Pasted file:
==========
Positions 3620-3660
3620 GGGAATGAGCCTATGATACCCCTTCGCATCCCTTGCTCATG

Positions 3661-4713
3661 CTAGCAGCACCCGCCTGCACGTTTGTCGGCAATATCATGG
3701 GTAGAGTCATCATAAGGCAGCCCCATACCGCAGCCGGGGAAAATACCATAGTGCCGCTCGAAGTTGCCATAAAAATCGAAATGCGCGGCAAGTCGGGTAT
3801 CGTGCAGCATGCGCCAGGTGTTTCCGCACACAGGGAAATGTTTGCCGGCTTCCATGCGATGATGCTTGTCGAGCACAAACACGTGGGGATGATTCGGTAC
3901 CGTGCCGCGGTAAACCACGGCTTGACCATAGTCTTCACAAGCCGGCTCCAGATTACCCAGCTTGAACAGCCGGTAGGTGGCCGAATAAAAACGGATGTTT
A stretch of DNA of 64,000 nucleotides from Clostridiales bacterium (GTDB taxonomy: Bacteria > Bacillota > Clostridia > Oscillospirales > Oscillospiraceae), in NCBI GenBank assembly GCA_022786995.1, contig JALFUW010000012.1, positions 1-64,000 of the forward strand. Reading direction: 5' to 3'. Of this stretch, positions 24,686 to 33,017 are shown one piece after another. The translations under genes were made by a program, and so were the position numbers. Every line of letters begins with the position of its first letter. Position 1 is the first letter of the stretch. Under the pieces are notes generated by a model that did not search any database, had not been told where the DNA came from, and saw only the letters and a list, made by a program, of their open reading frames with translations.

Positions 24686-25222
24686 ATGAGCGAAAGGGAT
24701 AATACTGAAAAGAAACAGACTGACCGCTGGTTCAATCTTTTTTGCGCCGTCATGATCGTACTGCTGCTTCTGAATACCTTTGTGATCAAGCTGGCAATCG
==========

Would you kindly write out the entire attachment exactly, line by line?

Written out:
Positions 3620-3660
3620 GGGAATGAGCCTATGATACCCCTTCGCATCCCTTGCTCATG

Positions 3661-4713
3661 CTAGCAGCACCCGCCTGCACGTTTGTCGGCAATATCATGG
3701 GTAGAGTCATCATAAGGCAGCCCCATACCGCAGCCGGGGAAAATACCATAGTGCCGCTCGAAGTTGCCATAAAAATCGAAATGCGCGGCAAGTCGGGTAT
3801 CGTGCAGCATGCGCCAGGTGTTTCCGCACACAGGGAAATGTTTGCCGGCTTCCATGCGATGATGCTTGTCGAGCACAAACACGTGGGGATGATTCGGTAC
3901 CGTGCCGCGGTAAACCACGGCTTGACCATAGTCTTCACAAGCCGGCTCCAGATTACCCAGCTTGAACAGCCGGTAGGTGGCCGAATAAAAACGGATGTTT
A stretch of DNA of 64,000 nucleotides from Clostridiales bacterium (GTDB taxonomy: Bacteria > Bacillota > Clostridia > Oscillospirales > Oscillospiraceae), in NCBI GenBank assembly GCA_022786995.1, contig JALFUW010000012.1, positions 1-64,000 of the forward strand. Reading direction: 5' to 3'. Of this stretch, positions 24,686 to 33,017 are shown one piece after another. The translations under genes were made by a program, and so were the position numbers. Every line of letters begins with the position of its first letter. Position 1 is the first letter of the stretch. Under the pieces are notes generated by a model that did not search any database, had not been told where the DNA came from, and saw only the letters and a list, made by a program, of their open reading frames with translations.

Positions 24686-25222
24686 ATGAGCGAAAGGGAT
24701 AATACTGAAAAGAAACAGACTGACCGCTGGTTCAATCTTTTTTGCGCCGTCATGATCGTACTGCTGCTTCTGAATACCTTTGTGATCAAGCTGGCAATCG